I’ve wanted to bike the Marin Headlands for some time now and there’s never been time on other relatively recent visits out this way so I took the opportunity on this visit to work it into the plan. From the city it’s not actually all that long a loop ride so it’s reasonable to assume you can leave from pretty much anywhere in the heart of the city to get out there.
I neglected to bring my Garmin handlebar mount so I didn’t have my bike computer onboard my rental bike so here’s the best I can do based on a quick google search to illustrate the main part of the loop in the Marin Headlands. (Later in the day I found a bike store to buy another Garmin mount for the week ahead.)
First off, it was downright chilly here when I left this morning and headed toward the bridge. Here in the city at 8:30 in the morning it was clear, bright and sunny. Still though, pretty chilly. 50’s? Not sure. I was decked out in bike tights and a long sleeve bike jersey over a long sleeve shirt. Warm enough.
By the time I got to the bridge though it was pea soup fog. Visibility was poor. Still though, I was one of many, many cyclists heading north at that hour. I’m guessing that’s pretty typical. In fact, on the weekends, the routes are such that cyclists must take the western side of the bridge and pedestrians must take the east side of the bridge. That’s good because given the number of riders going both ways up there it’s tight quarters and it would be a mess up there if bikes and peds were going both ways on the same small patch of sidewalk on the bridge.
In the distance, the fog horn in the bay sounds remote and forlorn. On the bridge itself it seems pretty apparent the horn is right there on the bridge. Wow, it’s loud! The horn of a ship passing underneath was added to the noise. Too much fog to see anything though. I could only hear it.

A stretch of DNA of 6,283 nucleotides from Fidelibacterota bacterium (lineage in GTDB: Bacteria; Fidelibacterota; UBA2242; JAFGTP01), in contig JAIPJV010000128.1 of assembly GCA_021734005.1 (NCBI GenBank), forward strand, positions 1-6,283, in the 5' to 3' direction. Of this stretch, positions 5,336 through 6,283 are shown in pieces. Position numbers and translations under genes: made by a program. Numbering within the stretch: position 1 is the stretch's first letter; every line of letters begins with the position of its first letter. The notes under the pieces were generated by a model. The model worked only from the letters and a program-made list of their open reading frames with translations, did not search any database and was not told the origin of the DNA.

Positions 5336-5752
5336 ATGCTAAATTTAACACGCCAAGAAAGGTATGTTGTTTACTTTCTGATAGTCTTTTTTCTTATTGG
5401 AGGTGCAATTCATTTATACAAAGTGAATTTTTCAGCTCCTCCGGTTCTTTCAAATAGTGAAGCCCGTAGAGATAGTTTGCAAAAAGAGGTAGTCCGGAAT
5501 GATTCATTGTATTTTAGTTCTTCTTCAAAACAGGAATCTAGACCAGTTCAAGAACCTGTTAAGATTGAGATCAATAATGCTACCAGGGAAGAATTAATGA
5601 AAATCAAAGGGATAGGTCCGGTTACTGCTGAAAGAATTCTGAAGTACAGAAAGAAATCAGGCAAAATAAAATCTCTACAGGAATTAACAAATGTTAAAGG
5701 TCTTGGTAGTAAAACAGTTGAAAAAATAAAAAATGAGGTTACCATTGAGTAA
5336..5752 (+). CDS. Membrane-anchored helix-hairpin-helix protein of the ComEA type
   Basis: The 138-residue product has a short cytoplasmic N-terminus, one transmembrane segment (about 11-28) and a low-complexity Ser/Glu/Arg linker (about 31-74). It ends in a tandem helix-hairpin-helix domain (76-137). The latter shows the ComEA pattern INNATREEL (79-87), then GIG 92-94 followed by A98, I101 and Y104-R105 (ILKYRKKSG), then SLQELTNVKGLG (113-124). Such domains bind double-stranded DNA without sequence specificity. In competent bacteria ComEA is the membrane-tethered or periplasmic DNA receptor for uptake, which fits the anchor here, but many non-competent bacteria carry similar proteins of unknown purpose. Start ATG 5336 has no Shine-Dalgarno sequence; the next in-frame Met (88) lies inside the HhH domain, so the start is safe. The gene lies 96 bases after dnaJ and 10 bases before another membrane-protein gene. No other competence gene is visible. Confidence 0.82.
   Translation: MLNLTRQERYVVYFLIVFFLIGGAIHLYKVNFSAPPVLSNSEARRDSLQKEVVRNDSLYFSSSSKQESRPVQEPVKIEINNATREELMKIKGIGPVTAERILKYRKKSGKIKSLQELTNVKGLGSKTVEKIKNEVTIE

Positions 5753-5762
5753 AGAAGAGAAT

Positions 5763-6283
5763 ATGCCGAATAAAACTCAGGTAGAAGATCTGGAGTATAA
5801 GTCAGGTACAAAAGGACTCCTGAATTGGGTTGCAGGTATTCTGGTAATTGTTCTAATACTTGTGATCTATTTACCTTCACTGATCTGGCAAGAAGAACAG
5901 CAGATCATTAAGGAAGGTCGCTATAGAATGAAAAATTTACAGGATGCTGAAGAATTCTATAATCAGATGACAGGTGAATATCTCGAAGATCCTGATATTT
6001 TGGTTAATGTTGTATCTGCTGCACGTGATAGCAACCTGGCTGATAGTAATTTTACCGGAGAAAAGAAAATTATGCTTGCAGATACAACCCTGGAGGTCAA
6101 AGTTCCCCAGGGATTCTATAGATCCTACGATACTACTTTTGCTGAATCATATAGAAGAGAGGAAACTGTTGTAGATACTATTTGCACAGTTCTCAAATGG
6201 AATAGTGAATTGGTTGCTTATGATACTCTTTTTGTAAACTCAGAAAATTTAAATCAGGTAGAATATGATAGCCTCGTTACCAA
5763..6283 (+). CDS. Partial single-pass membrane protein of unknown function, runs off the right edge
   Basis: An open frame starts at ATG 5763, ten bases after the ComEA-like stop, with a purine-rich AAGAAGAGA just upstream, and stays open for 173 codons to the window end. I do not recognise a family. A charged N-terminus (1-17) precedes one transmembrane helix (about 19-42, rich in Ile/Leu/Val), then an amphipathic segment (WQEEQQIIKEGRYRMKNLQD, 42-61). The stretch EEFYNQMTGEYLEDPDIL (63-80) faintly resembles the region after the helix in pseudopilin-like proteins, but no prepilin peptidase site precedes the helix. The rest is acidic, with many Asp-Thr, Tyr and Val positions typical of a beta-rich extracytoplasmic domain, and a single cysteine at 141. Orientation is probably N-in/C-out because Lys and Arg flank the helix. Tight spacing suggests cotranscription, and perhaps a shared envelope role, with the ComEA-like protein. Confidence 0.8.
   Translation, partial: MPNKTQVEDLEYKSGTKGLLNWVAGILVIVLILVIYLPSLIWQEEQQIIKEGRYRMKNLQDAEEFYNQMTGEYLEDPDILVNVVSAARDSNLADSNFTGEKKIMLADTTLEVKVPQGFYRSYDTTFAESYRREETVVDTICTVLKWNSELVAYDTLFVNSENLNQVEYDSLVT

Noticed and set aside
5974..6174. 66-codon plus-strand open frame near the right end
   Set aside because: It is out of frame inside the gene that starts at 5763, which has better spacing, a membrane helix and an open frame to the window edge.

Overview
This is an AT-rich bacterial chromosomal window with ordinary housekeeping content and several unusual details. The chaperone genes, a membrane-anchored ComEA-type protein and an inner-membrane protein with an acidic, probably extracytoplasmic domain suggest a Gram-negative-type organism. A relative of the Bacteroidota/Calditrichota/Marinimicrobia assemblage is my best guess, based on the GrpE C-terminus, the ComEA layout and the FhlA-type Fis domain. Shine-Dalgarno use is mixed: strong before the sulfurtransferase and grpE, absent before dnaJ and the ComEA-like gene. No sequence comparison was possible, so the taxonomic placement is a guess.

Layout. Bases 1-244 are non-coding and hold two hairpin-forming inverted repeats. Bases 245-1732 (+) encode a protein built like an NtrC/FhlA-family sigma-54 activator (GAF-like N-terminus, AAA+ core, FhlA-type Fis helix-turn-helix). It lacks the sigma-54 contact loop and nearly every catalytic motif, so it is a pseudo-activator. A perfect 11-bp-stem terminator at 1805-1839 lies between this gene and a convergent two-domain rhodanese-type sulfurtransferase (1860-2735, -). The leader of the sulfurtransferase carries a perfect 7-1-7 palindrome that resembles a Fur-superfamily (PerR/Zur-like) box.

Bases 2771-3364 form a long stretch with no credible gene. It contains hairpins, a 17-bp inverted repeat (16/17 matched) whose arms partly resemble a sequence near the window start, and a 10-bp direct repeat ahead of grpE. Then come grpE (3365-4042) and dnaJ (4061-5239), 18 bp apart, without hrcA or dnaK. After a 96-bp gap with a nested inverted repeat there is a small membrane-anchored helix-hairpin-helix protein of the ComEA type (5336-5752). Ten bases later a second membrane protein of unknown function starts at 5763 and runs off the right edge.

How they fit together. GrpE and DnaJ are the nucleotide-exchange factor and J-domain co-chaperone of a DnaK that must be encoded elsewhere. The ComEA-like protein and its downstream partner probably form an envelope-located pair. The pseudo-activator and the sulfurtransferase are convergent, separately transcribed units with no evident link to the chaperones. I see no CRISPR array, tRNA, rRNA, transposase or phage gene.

There are a ton of riders taking off at that time of the morning and heading north. Where to? who knows. But there are a lot. And many are the pedal pounder type. Off to the races. As fast as you can go. So, despite limited space, bike traffic both coming and going and thick fog, they’re passing in groups and weaving in and out at top speed. I was just happy to hold a line and avoid getting run over.
Once over the bridge you quickly begin to climb. I was thankful I had rented a pretty light road bike with low gearing. In fact, the bike had SRAM Apex gearing. This is a double crank setup that basically matches what I always ride. After climbing a bit I stopped to snap some pics. I’ve included one below. You can see the fog I rode through to get there. In the fog, you have no idea that it’s clear just a few feet above your head.
The climb up wasn’t all that bad though I would have really liked to have my pedals and my bike shoes. Traffic was surprisingly light at that time of the morning and at least on the climb there was no fog. It was glorious sunshine. Eventually you reach the peak of the climb and if you’re going to continue on around the loop the road turns into a one lane road. And it drops quickly. It’s a very, very steep descent. On my own bike I’d have felt more comfortable. On a rented bike, I always wonder about the brakes and gear in general. It’s foggy, it’s steep and a one lane road. Just off the road is an abyss. Hang on! We’re going for a ride!
As the apex of the loop flattens out again the fog lifted and I was headed back inland. Eventually I rode though this very cool tunnel that emerges on the east side of hwy 101 and it’s a short ride from there to Sausalito. From Sausalito, it’s then back to the western side of the bridge for the ride back into the city.
The pic below was taken after making the trip back across and under the bridge. By then the fog had cleared from around the bridge. Excellent view point. Don’t miss this ride if you like to cycle and you get the chance.